Phish Performs ‘Rotation Jam’ In Philadelphia On Fall Tour 1995

By Andy Kahn Dec 15, 2020 6:24 am PST

This year marks 25 years since Phish’s historic Fall Tour 1995. In recognition of that noteworthy tour and to make up for the lack of shows this fall, JamBase presents a daily retrospective highlighting a noteworthy moment from a Phish fall tour concert that took place on that date over the past 25 years (read a note on Fall 1997 here). The 25 Years Of Phish Fall Tour series runs each day between the start of Phish Fall Tour 1995 on September 27 through that tour’s finale on December 17.

There are only three shows from December 15 in Phish’s performance history, the first in 1989 and the most recent in 1999. The band also held a show on December 15 at The Spectrum in Philadelphia as part of their Fall Tour 1995.

The Fall ‘95 concert at The Spectrum was the first of nine Phish shows held at the Philly arena that was demolished in 2011. It was the 52nd show of Phish’s ‘95 Fall Tour and the second-to-last stop ahead of a final pair of concerts the following nights in Lake Placid, New York.

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Back on opening night of Fall ‘95 at Cal Expo Amphitheater in Sacramento, California, Phish debuted “Keyboard Army” in which guitarist Trey Anastasio, bassist Mike Gordon and drummer Jon Fishman joined keyboardist Page McConnell for the instrument-switching, instrumental original. Phish debuted “Acoustic Army” during their Summer Tour 1995 featuring all four members on acoustic guitar, and performed the instrumental original in the fall of that year as well. Prior to the incorporation of those two songs, the quartet largely stuck to their primary instruments, except for Anastasio playing drums during Fish’s vacuum-solo songs.

Phish took instrument switching a step further when they made their debut at Hampton Coliseum on November 25, 1995, debuting a “Rotation Jam” as the band members swapped places on stage while improvising. Here’s the description of that sequence, “Trey diverged and headed towards Page’s keyboards, Page went to the drums, Fish walked over to Mike and took his bass, and Mike completed the loop and picked up Trey’s guitar.”

The “Rotation Jam” was reprised by Phish in the second set of their show at The Spectrum, adding another layer to an already abnormal show. Set one took an unexpected turn when “Maze” segued into the Fish-written rarity “Ha Ha Ha” that had debuted earlier in the year. Trey paused to note that he saw his first concert — Jethro Tull — at The Spectrum before launching into “Ha Ha Ha.” Trey then hopped on drums while Fish came to center stage to cover Elvis Presley’s “Suspicious Minds” and the subsequent “Hold Your Head Up” outro. A few songs later, “Possum” closed the first set, embellished with “Oom Pa Pa,” The Simpsons and “All Fall Down” Secret Language cues in the intro and Trey teasing Jimi Hendrix’s “Voodoo Child.”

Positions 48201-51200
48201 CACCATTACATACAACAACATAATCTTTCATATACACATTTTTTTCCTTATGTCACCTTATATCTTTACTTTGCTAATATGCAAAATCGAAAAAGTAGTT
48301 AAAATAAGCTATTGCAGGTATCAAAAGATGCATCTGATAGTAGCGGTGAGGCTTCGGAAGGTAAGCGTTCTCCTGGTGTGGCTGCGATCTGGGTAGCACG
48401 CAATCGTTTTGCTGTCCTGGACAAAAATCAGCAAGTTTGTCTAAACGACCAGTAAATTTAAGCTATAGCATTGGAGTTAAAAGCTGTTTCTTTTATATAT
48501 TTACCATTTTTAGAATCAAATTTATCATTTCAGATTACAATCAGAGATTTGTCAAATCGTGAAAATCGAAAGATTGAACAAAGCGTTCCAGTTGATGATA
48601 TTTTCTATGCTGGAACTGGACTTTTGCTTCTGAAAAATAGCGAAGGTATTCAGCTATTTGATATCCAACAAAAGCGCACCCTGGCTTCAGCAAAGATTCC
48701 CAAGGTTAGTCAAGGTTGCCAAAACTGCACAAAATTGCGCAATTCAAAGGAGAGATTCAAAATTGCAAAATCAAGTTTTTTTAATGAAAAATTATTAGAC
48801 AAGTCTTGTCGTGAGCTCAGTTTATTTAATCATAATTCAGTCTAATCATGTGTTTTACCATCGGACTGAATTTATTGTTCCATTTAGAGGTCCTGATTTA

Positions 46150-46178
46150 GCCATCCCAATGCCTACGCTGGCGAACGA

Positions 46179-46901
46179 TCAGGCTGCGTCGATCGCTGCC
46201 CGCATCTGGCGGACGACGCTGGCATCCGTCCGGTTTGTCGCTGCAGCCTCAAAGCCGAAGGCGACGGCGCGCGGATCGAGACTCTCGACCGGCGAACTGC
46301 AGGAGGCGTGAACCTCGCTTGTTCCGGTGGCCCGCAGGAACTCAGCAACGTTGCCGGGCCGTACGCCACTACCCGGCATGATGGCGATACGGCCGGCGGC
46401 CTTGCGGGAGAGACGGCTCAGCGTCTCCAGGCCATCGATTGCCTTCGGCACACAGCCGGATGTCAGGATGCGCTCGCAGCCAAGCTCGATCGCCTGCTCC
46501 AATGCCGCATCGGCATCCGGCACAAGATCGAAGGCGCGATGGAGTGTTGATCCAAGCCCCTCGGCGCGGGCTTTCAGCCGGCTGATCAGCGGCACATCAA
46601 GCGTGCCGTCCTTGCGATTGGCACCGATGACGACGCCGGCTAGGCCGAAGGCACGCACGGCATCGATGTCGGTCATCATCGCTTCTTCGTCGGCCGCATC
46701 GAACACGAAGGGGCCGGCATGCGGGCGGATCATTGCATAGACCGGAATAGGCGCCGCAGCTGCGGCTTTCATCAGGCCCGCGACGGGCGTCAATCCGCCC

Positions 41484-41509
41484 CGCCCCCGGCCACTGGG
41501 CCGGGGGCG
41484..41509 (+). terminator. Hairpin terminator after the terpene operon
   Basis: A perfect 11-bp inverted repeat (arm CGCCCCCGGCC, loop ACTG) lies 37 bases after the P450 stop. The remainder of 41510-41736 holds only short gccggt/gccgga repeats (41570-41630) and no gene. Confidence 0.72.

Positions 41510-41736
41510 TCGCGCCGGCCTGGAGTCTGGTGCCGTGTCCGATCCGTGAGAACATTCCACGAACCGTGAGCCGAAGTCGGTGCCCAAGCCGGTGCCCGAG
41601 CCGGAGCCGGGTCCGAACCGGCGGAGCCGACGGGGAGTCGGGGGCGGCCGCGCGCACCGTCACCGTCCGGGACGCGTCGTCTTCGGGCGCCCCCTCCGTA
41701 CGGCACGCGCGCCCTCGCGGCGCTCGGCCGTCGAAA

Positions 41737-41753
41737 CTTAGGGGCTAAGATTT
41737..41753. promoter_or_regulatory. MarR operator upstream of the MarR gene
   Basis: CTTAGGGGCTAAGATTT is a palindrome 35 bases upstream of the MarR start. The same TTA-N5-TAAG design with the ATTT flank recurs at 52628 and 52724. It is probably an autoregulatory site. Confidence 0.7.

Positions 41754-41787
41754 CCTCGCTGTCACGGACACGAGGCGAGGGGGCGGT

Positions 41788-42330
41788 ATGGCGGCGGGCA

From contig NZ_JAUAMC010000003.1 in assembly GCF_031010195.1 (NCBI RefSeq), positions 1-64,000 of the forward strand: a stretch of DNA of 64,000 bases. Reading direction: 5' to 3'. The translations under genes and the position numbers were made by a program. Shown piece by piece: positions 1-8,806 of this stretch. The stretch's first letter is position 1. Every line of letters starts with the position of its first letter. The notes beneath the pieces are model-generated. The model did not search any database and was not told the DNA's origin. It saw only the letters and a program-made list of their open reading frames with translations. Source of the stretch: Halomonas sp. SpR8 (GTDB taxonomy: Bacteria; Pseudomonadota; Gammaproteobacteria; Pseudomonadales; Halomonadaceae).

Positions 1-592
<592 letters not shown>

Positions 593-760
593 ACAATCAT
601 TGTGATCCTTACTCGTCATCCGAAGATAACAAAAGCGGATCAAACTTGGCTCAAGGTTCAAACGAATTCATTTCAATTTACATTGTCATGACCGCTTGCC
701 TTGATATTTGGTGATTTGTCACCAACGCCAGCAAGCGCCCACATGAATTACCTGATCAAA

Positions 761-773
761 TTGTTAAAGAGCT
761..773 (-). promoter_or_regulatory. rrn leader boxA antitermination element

Set two began with “Tweezer Reprise” in a call back to the reprise-less “Tweezer” played by Phish the night before in Binghamton, New York. “Runway Jim” and “It’s Ice” teed up the “Bathtub Gin” that paved the way for the second “Rotation Jam” of Fall ‘95. About 10 minutes into “Gin” the jam transitioned after Trey picked up drums sticks, first to use on his guitar and then to start playing the mini-kit that was part of his setup for the tour. McConnell was then given a lengthy solo, literally getting the spotlight while the rest of the stage went dark. When the lights came back up, Trey and Mike were on stools and holding acoustic guitars, but rather than be joined by the other two for “Acoustic Army,” Fish started a vacuum solo. Page then picked up Mike’s bass, Mike picked up Trey’s guitar, Trey went back to the drum kit and Fish sat at Page’s piano.

It was then Fish’s turn in the spotlight and the debut of “Mallory,” a quiet piano tune sung by Fish and not ever played again. At its conclusion, the others returned to their usual instruments and Fish headed back to his kit before a launch into “2001.” The set ended with a blistering “David Bowie” and the foursome foregoing instruments for an a cappella “Sweet Adeline.” Phish had another curveball ready for the encore (it wasn’t Mike Tyson as Trey jokingly told the audience) when they followed “Good Times, Bad Times” with an instrumental “Tweezer Reprise” reprise, bringing it back for its second performance of the night.

Phish resurrected the “Rotation Jam” one year later when they returned to The Spectrum on December 29, 1996, leading to Mike performing a solo piano version of “Sixteen Candles,” marking its only time played. The most recent “Rotation Jam” occurred on August 10, 1997 at Deer Creek in Noblesville, Indiana that led into “Rock A William,” one of two songs — along with “Walfredo” — that is performed with the band switching instruments.

Watch most of the second set (click to start with the “Rotation Jam”) from Phish’s December 15, 1995 show in Philly below:

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